Children's books: Twists between worlds

1st August 2003 at 01:00

The Wee Free Men
By Terry Pratchett
Doubleday pound;12.99

Inkheart
By Cornelia Funke
The Chicken House pound;12.99

The Book of Dead Days
By Marcus Sedgwick
Orion pound;8.99

As master of the suspense movie Alfred Hitchcock put it, every story has to have its McGuffin, that wrinkle, plot twist or device that makes it stick, like a burr, in the reader's mind. Where adult literature may disguise this base fact with the messy, unresolved stuff of human relationships, books for children rarely do.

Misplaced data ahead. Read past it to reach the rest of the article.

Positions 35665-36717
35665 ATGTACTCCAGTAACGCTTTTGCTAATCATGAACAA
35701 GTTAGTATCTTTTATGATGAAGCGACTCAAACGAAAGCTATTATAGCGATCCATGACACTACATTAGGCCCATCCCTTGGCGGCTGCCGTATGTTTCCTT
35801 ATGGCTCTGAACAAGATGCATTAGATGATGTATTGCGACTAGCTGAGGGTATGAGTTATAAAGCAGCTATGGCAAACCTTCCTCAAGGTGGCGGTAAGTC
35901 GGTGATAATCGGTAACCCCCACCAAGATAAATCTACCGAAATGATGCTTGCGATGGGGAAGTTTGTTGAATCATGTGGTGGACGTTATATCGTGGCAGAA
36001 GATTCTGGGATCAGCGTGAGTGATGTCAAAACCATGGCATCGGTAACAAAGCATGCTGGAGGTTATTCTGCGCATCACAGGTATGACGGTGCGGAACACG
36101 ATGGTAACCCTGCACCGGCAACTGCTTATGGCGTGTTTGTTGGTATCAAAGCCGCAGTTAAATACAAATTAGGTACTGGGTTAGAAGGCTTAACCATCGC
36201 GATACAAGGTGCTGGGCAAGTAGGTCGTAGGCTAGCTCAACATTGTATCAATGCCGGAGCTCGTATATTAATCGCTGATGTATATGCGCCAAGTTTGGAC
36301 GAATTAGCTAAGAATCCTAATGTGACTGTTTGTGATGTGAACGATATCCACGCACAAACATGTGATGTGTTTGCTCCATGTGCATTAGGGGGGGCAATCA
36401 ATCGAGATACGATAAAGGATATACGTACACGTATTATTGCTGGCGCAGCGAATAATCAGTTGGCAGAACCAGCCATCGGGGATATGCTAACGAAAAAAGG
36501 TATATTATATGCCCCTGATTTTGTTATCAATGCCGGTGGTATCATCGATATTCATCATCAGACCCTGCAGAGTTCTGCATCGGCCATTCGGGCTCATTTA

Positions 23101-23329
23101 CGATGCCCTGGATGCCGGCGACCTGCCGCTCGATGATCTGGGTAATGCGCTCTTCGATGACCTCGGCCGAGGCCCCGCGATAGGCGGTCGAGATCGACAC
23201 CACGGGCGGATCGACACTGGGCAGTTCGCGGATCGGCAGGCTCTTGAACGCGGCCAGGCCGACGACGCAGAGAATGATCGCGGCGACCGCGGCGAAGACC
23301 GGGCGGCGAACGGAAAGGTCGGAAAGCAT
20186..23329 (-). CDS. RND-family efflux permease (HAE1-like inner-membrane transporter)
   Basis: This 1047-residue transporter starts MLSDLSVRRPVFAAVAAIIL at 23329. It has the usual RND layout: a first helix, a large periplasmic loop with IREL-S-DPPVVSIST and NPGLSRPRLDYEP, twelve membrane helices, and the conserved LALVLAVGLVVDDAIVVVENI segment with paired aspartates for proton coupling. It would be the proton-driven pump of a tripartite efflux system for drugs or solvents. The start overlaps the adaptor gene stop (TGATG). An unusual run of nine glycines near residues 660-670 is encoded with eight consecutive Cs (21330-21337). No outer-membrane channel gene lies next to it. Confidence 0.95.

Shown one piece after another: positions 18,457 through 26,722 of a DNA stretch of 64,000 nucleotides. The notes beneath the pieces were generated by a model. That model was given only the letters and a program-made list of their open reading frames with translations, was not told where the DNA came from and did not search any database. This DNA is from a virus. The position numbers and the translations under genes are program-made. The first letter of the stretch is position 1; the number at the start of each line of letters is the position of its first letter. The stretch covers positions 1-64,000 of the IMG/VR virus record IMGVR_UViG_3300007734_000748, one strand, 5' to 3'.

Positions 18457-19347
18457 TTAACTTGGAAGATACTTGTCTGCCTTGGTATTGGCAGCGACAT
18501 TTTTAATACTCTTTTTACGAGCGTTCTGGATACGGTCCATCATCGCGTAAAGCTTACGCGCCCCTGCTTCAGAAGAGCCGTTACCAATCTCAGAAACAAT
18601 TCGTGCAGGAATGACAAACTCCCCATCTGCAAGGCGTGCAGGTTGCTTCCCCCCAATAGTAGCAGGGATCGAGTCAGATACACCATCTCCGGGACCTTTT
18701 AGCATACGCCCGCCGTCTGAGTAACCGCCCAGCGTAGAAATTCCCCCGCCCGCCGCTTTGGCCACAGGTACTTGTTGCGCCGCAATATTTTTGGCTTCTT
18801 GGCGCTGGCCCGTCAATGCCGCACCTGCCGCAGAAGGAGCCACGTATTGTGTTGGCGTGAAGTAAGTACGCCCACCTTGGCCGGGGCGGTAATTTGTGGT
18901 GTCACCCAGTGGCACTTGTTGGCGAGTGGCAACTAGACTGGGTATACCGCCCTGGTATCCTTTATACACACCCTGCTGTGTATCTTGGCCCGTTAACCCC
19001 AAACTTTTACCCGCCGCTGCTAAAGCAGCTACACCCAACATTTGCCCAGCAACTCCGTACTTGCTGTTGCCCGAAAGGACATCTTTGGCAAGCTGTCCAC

Mostly, they make up for this rigidity with the brio of their storytelling or a bit of knockabout humour.

Sometimes, as in the case of Terry Pratchett and the up and coming Cornelia Funke, they stir in a pot-pourri of samples and souvenirs from other works of literature, mytyhs and forms of comedy.nbsp; There's always a McGuffin, still.

Read the full review in this week's TES

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